A successful OT security program starts from the top – which means cybersecurity professionals must know how to communicate effectively with executives and board members. In such a technical space, however, achieving understanding and alignment can be tough. How can OT teams get the buy-in they need to successfully protect the business?
We asked two of cybersecurity’s most accomplished leaders that exact question in our recent webinar, OT Cybersecurity Strategies for Executives. Dawn Cappelli, CISO at Rockwell Automation, joined Dragos CEO Robert M. Lee for a wide-ranging conversation on the best strategies for connecting leadership to OT initiatives. Watch the webinar for some truly fantastic insights, or read on for the recap.
How to Achieve Executive Buy-In
We kicked off the webinar by establishing why executive alignment is so critical. When cybersecurity strategies come from the bottom up, teams tend to address them with the resources that they have. As a result, many efforts aren’t resourced correctly, which opens the organization to tremendous risk. It’s also difficult to scale. Getting every plant manager educated and on board is rarely realistic, while putting the responsibility on leadership enables a top-down approach.
How can ICS teams help executives understand the risks and rewards of OT security? Dawn recommended using real-world scenarios. “Leaders in those environments know exactly how much money each plant makes each day. They know that if a plant is down for x days or weeks or months, that’s going to cost us this much money. So it’s very easy to talk to them in those terms and get them to buy into an OT security strategy.”
Dawn also emphasized the importance of empirical data. Nothing makes an impact like hard numbers. To demonstrate the consequences of OT security failures, look into the SEC filings of companies that were hit. See how long each plant was down and how much it cost.
Rob built on Dawn’s suggestions with ideas for how to educate your Board and make them aware of the company’s current state. “Most businesses do not have a good awareness of where they are in their current OT security posture,” he explained. “One of the big reasons for that is that we have to force the discussion of IT vs. OT.” Communicate to the Board how IT and OT are different. Help them understand that the organization has been focused on reducing IT cyber risk while under-serving OT – the side of the house that actually generates revenue – and that it’s now time to course correct. Go past metrics to risk analysis, brainstorming the scenarios that could lead to failure and the resources required to prevent them.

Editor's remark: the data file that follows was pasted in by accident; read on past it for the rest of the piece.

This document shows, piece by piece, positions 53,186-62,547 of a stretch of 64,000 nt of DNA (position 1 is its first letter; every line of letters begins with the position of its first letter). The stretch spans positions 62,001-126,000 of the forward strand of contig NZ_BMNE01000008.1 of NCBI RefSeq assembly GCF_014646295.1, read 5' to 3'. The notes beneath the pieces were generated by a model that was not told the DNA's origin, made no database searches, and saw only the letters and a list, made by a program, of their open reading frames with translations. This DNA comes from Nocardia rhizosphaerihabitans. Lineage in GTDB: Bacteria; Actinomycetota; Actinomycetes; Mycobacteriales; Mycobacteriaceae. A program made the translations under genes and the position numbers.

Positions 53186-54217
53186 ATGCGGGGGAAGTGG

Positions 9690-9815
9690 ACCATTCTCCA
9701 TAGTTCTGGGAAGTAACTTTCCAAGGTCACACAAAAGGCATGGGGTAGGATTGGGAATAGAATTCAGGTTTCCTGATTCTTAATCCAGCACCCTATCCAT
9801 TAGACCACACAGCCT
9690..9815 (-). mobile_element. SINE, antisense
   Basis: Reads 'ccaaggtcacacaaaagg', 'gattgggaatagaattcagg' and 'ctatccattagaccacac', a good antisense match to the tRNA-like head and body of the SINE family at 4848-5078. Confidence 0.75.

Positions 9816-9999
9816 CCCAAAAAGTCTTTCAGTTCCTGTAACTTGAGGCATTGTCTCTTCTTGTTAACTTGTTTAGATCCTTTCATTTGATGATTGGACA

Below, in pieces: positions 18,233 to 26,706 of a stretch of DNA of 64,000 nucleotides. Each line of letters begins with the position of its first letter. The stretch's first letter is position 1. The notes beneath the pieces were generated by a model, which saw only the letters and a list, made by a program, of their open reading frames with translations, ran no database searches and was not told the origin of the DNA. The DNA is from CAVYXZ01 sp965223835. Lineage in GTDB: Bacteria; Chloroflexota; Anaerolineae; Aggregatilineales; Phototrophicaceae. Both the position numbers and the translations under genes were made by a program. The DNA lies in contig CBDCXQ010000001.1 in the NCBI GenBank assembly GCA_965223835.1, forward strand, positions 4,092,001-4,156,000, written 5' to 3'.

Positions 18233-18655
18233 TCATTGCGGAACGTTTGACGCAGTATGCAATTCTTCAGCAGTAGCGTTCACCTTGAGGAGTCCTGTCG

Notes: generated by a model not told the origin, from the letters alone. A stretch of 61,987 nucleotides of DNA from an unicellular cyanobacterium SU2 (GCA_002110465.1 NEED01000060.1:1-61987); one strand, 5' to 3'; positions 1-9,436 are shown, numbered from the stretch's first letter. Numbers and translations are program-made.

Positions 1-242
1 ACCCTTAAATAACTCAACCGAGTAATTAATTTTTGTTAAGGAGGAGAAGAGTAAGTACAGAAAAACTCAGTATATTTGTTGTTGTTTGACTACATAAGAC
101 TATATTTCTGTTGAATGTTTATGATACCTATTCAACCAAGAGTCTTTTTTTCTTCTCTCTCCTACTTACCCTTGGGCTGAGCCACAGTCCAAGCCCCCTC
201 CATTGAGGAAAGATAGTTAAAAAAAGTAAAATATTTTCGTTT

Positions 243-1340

What if your team culture tends to hold back information from the Board? Tell them anyway. Rob warned, “If you’re a CISO and you’re NOT digging into the OT side, you’re going to lose trust fast. Every board has OT security on its agenda, and if the CIO or CISO doesn’t bring it up, they will lose a massive amount of trust.”
5 Critical Controls for OT Cybersecurity
You’ve got the buy-in – now what? Once the C-suite and Board are educated and aligned on the risks and necessity of OT security, consider your package of controls.
Rob suggested asking executives for a top to bottom list of the most important sites in the company. That list will act as a prioritization tool, enabling the teams to work together to decide what systems and locations to focus on first. Use the scenarios generated in the initial conversations to establish how much priority each site should receive and how to balance operations across prevention, detection, and response. What you learn from the “A” sites, you can then apply to the “B” and “C” sites.
What should the package of controls include? According to Rob and Dawn:
1 | A defensible architecture, whether through firewalls or software defined networks, with the ability to get access into and insights from the environment.
2 | Comprehensive visibility and monitoring to cover inventory, topology, vulnerability management, threat detection, and system to system interactions.
3 | Multi-factor authentication, “anywhere and everywhere you can put it.” Multi-factor authentication (MFA) is one of the few IT controls that can be appropriately and relatively easily applied to OT.
4 | An ICS-specific incident response plan. Unlike MFA, your incident response plan can NOT be copied and pasted from IT, but must be dedicated to the OT environment. You need to know which people with which skill sets need to be inside the plant when something happens.
5 | Collaboration between IT and OT. Last but not least, and at the top of Dawn’s list, IT and OT must work together at the people and technology levels. While this collaboration isn’t easy – more on conquering the IT/OT divide here – it is critical to lasting security success.
By communicating and aligning with company leadership, cybersecurity professionals can ensure that both IT and OT get the resources they need to keep the business secure. Watch the webinar for more great ideas from Rob and Dawn, or request a demo to learn how Dragos can provide industrial-strength cybersecurity at your organization.
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